Safety at Sea



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This document contains advice and procedures that form part of the clubs policy on safety. It must be read and signed by all members and is a condition of membership. In the main it addresses "Safety at Sea" issues but much of it can also be relevant to sailing on inland waters.


a) Lack of experience in judging conditions

b) Lack of competence or over confidence in demanding conditions

c) Unsuitable equipment

d) Worn or damaged parts / ropes

e) Lack of fitness / strength

f) Fear or panic

g) Injury whilst sailing

h) Fatigue

i) Sailing in unsuitable or deteriorating conditions

j) Sudden increase in wind strength whilst on the water

k) Collision with another board or other vessel

l) Lack of local knowledge

m) Hitting underwater obstructions

PREVENTION of INCIDENTS - ask yourself these questions

a) Have I checked the Inshore forecast and tied table before sailing on the sea?

b) Can I handle these conditions - Am I fit enough and strong enough? (You must be absolutely sure)

c) Is my gear in good and reliable condition? Check all equipment regularly and replace worn or damaged parts or ropes.

d) Do I know the basic right of way rule - The "Starboard" rule? I f your right hand is nearest the mast (Starboard tack) you have right of way over those with their left hand nearest the mast (Port tack). If you are on a collision course on a starboard tack you must shout "STARBOARD". It they still don't give way - YOU MUST TAKE ACTION YOURSELF TO AVOID A COLLISION

e) Is my wetsuit / drysuit suitable for the time of year? Take advice

It is strongly recommended that you carry the following items as a minimum: Spare mastfoot; spare rope/s; 4 metre towrope; "Dayglow" flag and a whistle.


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a) UNDER NO CIRCUMSTANCES LEAVE YOUR BOARD except to facilitate rescue. Sit on it with the rig in the water and compose yourself. If the conditions are rough, consider lashing the rig securely to the board

b) SUMMON HIELP IMMEDIATELY - Whatever the reason for your distress, you must get help straight away by whatever means is available to you, eg:

Raising and lowering your outstretched arms outwards from the sides of your body

"Dayglow" flag - held so that others can see it on the water or on the shore.

Red aerial "Mini Flares" or Orange smoke flare


Mobile phone in waterproof sack

Shouting, "HELP!"

It should be pointed out that the latter will be of little use if you are sailing on the sea on your own 200 metres offshore because it is quite unlikely that you will be heard (The sea can be very noisy)


If you are windsurfing and notice another windsurfer in distress or if you see or hear a distress signal, you must sail directly to the victim, assess the situation as quickly as possible. (Go to them even if someone else is on their way - two pairs of hands are always better than one). Then follow this procedure:

i) If the victim is in physical or mental distress YOU MUST STAY WITH THEM (two boards and rigs can make a very stable platform) and either:

a) Alert another windsurfer and instruct them to go ashore and dial 999 and ask for the COASTGUARD. At this point the Coastguard can be alerted to the situation - a lifeboat may not be necessary!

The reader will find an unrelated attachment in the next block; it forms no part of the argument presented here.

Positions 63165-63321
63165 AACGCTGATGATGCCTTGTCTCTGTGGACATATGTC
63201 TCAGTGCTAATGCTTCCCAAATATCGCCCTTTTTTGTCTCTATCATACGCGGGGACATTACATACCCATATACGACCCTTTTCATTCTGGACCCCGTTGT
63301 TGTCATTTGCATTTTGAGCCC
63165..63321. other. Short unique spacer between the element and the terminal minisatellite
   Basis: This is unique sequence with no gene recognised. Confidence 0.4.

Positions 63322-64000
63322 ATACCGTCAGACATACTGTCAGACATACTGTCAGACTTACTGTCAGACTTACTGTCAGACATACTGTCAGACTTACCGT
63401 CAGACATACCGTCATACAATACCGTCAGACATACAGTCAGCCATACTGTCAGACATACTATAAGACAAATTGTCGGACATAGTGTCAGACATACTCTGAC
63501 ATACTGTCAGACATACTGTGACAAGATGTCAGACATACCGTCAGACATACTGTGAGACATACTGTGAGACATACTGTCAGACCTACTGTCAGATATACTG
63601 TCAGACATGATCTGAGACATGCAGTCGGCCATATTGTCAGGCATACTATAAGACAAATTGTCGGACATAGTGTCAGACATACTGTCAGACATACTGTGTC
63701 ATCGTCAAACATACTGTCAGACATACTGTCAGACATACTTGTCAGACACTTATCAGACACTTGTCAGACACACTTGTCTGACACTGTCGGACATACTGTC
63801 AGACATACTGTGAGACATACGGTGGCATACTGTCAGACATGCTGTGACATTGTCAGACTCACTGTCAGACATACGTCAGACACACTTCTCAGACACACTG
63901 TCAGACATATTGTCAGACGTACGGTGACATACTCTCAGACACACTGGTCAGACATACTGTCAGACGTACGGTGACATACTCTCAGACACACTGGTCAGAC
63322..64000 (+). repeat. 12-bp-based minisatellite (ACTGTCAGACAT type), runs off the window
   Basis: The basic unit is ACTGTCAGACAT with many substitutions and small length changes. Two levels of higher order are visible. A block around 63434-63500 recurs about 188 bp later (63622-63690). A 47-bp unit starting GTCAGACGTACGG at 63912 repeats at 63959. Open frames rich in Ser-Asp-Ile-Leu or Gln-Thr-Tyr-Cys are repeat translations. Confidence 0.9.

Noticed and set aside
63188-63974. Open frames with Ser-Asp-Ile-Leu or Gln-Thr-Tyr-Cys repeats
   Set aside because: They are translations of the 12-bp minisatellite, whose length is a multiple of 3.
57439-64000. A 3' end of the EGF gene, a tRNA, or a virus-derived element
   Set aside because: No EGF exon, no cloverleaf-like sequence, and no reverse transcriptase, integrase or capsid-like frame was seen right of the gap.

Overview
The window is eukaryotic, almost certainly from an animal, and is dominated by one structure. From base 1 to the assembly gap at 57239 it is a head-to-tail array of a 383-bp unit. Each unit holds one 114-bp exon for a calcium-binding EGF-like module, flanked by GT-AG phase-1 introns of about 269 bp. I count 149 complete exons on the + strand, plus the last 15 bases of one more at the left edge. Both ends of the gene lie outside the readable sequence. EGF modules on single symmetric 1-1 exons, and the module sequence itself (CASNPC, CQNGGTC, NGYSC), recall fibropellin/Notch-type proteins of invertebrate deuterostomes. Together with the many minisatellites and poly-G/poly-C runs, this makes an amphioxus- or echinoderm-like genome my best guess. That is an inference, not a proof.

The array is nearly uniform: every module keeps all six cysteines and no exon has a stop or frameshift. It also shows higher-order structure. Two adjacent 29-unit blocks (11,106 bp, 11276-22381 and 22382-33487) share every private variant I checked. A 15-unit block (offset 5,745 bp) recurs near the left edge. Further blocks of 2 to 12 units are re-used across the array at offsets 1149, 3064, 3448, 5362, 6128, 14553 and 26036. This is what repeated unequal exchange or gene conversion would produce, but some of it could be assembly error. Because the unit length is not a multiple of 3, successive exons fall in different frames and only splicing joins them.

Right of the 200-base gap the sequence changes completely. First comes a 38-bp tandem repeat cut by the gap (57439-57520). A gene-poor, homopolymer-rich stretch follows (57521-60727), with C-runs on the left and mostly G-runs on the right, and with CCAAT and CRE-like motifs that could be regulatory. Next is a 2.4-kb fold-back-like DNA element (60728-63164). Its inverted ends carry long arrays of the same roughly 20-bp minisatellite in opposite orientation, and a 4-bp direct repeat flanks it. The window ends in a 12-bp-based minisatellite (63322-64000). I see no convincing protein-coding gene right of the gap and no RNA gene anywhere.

b) Depending on distance from shore, get someone else to bring the rescue line out from the shore?

c) Consider towing the victim to the shore

d) If there is a small boat or other craft nearby try to summon their help - it is their lawful duty to assist in saving life at sea

e) If the above options are unavailable or unworkable alert people on the shore who should then take action as described in the "Shorebased Response" section below

ii) If the victim has ,suffered equipment failure but is otherwise OK consider the following options:

a) Is it possible to effect a temporary repair just to get them ashore?

b) Can you assist with a self-rescue or assisted-rescue? Consider dumping the rig and towing the victim in to shore with the 4 metres of rope you should be carrying (NB. If the rig can't be retrieved later you must alert the coastguard to this fact, as it could be a danger to shipping)

c) Can someone else bring the rescue line out from the shore?

d) If there is a small boat or other craft nearby try to summon their help - it is their lawful duty to assist in saving life at sea

e) If the answer is NO to all the options above, alert another windsurfer or go ashore yourself; DIAL 999 and ask for the COASTGUARD. A Lifeboat may now be the only option left


If you are on the shore and notice a windsurfer in distress or if you see or hear a distress signal followed by this procedure:

a) Give two long blasts on the horn as a recognised response signal so that the victim knows that the Coastguard will be alerted and that help is on its way. Get someone else to assist by keeping the victim in sight.

b) Dial "999" and ask for the COASTGUARD. Either alert the Coastguard to a possible rescue and tell (them what is being done to assist or ask for immediate assistance if no other help is at hand. Stay on the line and keep them informed if necessary.

c) If possible get someone to go out on their board (with the retrieval line and a towline) to assess the situation and to reassure the victim - preferably the most competent sailor available - preferably on a high volume board - preferably with a daggerboard fitted to it)